The difference between “jam” and “jelly” (not to be confused with “jilly”) is mainly in the preparation: when you make jam, you leave some of the fruit whole; when you make jelly, you start with fruit juice. Jelly is useful in cases of extreme frugality (if, for example, you want to make jelly from fruit skins rather than fruit itself), but otherwise I don’t really see the point. It’s more work and less flavor. So, in our house, we eat jam. Now, if you don’t cook your jam long enough, or don’t add pectin, you might end up with big pieces of fruit in syrup in the final product, in which case you end up with preserves…and if you’re working with more than one kind of fruit, you’ve got yourself either a “compote” or a “conserve.” All of these are delicious. Today, though, we’re going to concentrate on long-cooked, single-fruit products, aka, JAM.
Let’s talk a little bit about set. If you want a quick-cooking firm set, your best option is to use pectin. I’m not a huge fan of pectin, mainly because I like the concept of a jam made solely from fruit and sugar. Also, if I happen to mess up my jam, I would prefer that it be too loose rather than too hard. Ergo, I don’t use pectin. This means that my jam-making is somewhat unpredictable, depending on the weather, the ripeness of the fruit, and my patience in the kitchen. I didn’t cook the strawberry jam quite long enough, and it turned out more like a sauce (albeit a delicious one). Then I overcorrected with the gooseberries and ended up with something a bit more gluey (again, quite tasty, but difficult to spread). Cookbooks will tell you to cook your jam to 228°F, but I am convinced this is too long. All of these jams were cooked to somewhere between 215° and 218°F. The set is just about right—maybe a tad on the firm side, but more or less like what you would find in a store-bought jam. The real key is to get it above boiling. As soon as the thermometer moves above 212°, you’ll see a change in texture. If you like a soft set, you can stop right there. Don’t double the recipe, as you’ll never get there.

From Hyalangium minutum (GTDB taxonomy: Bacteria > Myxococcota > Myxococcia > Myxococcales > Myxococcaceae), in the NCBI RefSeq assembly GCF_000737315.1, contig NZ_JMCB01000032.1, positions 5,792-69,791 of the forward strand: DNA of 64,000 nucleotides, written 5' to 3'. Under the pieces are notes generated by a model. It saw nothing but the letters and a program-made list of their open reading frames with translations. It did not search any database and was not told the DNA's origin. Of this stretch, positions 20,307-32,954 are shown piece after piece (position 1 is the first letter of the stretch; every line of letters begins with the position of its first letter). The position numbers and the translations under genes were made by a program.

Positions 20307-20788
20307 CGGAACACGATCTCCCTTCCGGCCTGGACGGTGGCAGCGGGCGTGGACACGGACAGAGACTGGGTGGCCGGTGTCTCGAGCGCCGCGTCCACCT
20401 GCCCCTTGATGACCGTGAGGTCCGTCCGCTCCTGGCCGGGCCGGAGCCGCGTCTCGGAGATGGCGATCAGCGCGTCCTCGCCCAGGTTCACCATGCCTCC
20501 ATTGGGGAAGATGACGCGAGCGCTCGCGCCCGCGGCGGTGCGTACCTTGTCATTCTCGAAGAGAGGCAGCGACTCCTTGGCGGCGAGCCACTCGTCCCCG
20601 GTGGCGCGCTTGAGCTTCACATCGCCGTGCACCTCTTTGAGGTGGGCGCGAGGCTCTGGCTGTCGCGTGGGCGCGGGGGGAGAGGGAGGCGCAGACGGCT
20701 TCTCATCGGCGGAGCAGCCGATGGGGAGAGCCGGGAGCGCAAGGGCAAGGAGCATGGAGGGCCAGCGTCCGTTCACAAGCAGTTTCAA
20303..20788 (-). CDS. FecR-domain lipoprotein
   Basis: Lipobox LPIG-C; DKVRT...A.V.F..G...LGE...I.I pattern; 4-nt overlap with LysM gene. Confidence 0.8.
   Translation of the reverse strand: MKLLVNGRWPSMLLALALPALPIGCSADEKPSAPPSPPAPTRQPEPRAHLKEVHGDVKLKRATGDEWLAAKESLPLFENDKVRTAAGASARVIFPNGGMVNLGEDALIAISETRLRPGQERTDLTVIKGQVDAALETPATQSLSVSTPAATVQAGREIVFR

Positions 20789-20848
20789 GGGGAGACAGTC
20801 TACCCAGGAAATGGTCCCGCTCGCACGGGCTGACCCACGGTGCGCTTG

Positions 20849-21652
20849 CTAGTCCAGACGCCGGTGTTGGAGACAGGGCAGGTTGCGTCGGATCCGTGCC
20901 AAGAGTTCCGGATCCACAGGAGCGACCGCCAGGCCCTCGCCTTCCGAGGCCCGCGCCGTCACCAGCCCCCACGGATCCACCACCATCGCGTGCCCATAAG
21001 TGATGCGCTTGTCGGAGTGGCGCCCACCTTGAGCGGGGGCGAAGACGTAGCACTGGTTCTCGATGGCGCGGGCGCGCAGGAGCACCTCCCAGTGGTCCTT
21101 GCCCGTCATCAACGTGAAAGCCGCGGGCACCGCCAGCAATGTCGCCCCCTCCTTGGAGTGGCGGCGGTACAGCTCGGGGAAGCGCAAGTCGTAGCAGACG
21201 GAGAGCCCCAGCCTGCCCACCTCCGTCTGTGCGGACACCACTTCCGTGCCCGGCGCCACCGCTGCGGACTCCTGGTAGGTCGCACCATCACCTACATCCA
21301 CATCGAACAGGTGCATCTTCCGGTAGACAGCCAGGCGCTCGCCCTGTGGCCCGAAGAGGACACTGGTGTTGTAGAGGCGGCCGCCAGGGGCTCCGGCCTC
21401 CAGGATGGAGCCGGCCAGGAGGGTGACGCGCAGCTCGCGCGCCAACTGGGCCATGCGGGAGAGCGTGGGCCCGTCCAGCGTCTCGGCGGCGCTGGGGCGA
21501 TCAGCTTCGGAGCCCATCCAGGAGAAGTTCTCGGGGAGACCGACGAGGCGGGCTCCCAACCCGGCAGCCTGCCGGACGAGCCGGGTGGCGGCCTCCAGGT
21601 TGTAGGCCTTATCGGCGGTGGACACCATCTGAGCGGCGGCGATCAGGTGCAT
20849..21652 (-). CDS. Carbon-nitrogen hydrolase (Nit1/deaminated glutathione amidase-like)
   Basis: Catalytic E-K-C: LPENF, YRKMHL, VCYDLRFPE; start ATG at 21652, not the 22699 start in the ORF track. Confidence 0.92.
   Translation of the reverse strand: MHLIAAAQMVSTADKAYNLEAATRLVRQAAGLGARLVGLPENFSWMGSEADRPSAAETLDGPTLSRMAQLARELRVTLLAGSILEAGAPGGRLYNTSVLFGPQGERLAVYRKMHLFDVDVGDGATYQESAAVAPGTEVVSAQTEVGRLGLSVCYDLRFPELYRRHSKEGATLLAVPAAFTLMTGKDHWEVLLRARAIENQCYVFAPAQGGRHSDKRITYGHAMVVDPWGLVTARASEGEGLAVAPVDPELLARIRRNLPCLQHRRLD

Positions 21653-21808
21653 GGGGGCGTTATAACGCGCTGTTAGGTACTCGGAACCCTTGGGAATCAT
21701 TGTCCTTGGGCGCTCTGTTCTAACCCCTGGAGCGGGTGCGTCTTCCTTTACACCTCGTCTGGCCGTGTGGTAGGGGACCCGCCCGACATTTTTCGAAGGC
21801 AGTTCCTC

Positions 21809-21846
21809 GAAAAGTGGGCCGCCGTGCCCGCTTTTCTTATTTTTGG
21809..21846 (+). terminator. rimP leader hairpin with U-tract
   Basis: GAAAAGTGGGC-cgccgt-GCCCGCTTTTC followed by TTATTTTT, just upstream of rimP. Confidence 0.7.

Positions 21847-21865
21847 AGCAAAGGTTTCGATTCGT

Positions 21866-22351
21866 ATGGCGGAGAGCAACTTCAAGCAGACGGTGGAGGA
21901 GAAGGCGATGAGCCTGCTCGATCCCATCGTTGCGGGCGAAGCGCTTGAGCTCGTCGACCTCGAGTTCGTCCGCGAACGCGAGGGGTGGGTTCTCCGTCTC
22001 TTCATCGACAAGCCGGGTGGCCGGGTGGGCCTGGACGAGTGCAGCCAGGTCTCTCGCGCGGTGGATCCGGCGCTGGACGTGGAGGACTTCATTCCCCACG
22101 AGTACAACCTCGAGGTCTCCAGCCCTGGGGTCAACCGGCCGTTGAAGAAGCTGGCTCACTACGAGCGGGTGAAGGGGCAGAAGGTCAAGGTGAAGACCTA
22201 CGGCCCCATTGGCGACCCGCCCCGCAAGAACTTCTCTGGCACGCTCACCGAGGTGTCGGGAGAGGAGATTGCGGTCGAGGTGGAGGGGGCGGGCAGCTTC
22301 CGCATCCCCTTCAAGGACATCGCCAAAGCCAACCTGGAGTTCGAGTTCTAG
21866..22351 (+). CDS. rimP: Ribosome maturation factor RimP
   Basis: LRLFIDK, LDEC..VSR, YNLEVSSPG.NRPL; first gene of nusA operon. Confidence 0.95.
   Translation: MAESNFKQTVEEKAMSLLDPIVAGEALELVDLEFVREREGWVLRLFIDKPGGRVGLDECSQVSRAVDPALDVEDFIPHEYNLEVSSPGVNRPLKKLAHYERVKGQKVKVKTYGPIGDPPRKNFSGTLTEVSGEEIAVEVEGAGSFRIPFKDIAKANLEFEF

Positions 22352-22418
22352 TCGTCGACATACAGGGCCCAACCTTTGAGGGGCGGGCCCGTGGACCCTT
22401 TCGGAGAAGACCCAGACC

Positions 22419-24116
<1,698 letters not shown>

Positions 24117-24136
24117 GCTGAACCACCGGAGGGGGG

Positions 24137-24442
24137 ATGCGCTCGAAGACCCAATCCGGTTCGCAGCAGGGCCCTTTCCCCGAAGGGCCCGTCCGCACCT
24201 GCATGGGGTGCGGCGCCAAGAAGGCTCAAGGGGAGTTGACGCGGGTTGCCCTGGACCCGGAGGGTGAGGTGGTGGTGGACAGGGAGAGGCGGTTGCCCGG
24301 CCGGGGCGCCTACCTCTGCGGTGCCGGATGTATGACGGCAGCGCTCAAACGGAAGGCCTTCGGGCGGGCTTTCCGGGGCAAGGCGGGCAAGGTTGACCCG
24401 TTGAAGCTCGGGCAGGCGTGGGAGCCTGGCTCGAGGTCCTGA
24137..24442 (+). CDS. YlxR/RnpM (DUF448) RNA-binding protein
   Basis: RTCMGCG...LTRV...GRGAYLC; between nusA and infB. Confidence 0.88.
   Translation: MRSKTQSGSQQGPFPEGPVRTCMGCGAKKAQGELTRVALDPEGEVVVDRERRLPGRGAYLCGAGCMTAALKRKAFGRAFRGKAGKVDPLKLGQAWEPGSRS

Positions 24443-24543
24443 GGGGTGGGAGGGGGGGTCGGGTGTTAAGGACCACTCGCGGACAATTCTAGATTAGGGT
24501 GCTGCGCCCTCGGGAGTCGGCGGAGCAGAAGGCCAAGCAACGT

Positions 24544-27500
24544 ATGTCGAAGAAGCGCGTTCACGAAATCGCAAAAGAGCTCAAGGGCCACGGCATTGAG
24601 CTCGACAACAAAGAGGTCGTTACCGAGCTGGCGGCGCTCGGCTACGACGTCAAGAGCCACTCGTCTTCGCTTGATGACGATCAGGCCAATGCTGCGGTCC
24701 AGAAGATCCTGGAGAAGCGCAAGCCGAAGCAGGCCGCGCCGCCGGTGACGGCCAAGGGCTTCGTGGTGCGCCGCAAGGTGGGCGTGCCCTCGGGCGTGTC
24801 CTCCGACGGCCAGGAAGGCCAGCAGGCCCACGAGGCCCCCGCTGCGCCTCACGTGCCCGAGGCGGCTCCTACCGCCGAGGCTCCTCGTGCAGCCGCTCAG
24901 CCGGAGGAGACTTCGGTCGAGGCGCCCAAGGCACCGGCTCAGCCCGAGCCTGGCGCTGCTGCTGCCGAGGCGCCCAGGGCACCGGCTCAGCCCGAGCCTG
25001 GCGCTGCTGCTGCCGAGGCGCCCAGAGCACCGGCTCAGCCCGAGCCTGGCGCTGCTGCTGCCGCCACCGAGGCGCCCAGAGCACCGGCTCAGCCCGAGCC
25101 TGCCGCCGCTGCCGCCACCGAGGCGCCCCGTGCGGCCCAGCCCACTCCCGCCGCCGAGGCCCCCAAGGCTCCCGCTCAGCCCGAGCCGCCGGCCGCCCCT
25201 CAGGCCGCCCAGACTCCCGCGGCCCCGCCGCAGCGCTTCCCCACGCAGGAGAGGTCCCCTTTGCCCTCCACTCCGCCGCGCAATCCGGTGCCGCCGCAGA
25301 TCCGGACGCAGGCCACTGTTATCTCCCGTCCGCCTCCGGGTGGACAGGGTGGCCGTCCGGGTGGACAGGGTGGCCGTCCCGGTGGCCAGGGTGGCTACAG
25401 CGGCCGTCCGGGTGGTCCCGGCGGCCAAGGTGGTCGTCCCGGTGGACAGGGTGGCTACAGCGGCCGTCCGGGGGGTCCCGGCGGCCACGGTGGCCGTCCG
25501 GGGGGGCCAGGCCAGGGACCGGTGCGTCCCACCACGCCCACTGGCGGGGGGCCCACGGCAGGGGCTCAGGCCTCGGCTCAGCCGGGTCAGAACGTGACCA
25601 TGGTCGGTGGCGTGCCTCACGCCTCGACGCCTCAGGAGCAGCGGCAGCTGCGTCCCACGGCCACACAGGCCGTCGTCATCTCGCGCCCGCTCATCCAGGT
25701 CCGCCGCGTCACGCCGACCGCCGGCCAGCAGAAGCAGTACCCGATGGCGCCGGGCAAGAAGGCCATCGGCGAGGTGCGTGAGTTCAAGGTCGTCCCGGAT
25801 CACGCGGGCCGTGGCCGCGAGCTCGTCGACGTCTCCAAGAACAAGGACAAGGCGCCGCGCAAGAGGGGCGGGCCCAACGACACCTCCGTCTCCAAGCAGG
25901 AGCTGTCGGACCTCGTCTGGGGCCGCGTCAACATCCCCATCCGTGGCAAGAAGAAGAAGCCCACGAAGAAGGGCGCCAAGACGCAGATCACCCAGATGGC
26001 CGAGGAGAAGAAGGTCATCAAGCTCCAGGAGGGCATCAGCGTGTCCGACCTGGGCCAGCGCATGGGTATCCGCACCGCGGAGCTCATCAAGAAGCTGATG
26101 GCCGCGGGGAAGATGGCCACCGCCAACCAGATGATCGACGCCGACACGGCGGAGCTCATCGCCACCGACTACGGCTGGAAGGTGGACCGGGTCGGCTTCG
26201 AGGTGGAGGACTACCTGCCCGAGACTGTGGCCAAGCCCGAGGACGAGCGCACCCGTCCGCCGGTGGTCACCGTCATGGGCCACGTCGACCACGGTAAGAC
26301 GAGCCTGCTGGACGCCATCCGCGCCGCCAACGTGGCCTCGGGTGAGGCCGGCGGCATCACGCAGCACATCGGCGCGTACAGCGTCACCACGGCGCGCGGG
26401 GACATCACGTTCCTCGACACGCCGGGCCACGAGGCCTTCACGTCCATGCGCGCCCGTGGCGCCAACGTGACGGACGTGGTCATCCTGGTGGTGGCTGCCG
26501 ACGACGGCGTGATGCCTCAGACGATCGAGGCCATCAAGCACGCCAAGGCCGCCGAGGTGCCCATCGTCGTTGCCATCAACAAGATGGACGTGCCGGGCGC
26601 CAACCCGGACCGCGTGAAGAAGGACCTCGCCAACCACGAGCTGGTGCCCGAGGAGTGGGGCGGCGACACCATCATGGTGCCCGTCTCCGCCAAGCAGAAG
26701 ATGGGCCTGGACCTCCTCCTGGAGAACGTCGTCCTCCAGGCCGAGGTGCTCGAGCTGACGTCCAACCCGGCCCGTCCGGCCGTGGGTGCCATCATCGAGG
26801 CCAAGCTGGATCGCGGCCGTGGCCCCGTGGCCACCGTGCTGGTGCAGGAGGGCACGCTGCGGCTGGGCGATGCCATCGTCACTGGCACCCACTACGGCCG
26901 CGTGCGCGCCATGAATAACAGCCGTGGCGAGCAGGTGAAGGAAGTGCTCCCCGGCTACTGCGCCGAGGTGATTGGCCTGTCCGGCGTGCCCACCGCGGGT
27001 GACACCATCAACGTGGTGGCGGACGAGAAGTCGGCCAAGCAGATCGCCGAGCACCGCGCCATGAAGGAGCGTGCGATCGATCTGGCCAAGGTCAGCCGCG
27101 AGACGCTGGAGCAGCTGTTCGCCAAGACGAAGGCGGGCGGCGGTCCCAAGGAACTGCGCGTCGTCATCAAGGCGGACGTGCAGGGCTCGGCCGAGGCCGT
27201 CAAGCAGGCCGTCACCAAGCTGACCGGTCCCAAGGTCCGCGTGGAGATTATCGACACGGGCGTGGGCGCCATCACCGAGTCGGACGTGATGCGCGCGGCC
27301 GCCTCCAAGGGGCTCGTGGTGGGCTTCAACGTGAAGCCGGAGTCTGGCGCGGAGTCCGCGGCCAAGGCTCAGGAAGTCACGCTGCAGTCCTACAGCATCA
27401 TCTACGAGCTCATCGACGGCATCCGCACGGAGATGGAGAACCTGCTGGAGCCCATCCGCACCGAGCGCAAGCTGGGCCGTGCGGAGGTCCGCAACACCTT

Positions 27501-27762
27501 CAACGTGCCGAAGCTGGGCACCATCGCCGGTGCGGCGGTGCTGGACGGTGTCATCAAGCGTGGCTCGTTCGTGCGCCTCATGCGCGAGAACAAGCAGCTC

Before you dive in, check out this refresher on canning equipment from Food in Jars, one of my favorite blogs. She’s got lots of great advice on jams and all sort of preserves, so poke around her site if you’re feeling confused. And, as always, the National Center for Home Food Preservation has good advice. The instructions below are for the actual cooking part. When the jam is done, transfer them to hot, sterilized Mason jars, top with hot rubber-ringed lids, and process in a boiling water bath for 5 or 10 minutes, depending on whether you’re working with half-pint or pint jars. They’ll keep for at least a year or two without losing much flavor.
3 pounds sweet cherries
2 1/2 c. sugar
2 T lemon juice
Pit the berries and crush them (I like to use a potato masher). Put then in a big pot with the sugar and the lemon juice and bring rapidly to a boil. Cook until it reaches the gelling point (around 30 minutes, could be more depending on the fruit), then transfer to sterilized jars. Process. Makes 3 or 4 half-pints depending on how long you cook it.
Cherry and Blueberry Jam
2 pounds sweet cherries
2 c. blueberries
3 c. sugar
Pit the cherries and combine with the blueberries. Crush and transfer to a big pot. Add the sugar and bring rapidly to a boil. Cook until it reaches the gelling point (around 30 minutes). Transfer to clean jars and process. Makes 3 or 4 half-pints depending on how long you cook it.
Blueberry Lime Jam
The lime is subtle. It both adds a little bit of pectin and somehow brings out the flavor of the blueberries without adding an overt citrus flavor.
5 c. blueberries
5 c. sugar
1/3 c. lime juice
zest from one lime
Crush the berries. Combine all ingredients in a large pot and bring rapidly to a boil. Because the sugar content it higher, this one will come to the gel point more quickly, somewhere in the vicinity of 20 minutes. This means you’ll get more jam: 4 or 5 half-pints. Process.
6 c. peaches
4 c. sugar
2 T. lemon juice
Peel the peaches by dipping them briefly in boiling water (the skins should slide right off). Crush the peaches and combine the ingredients in a large pot. Bring rapidly to a boil and cook until you reach the gelling point: somewhere around 30 minutes. Makes 3 or 4 half-pints.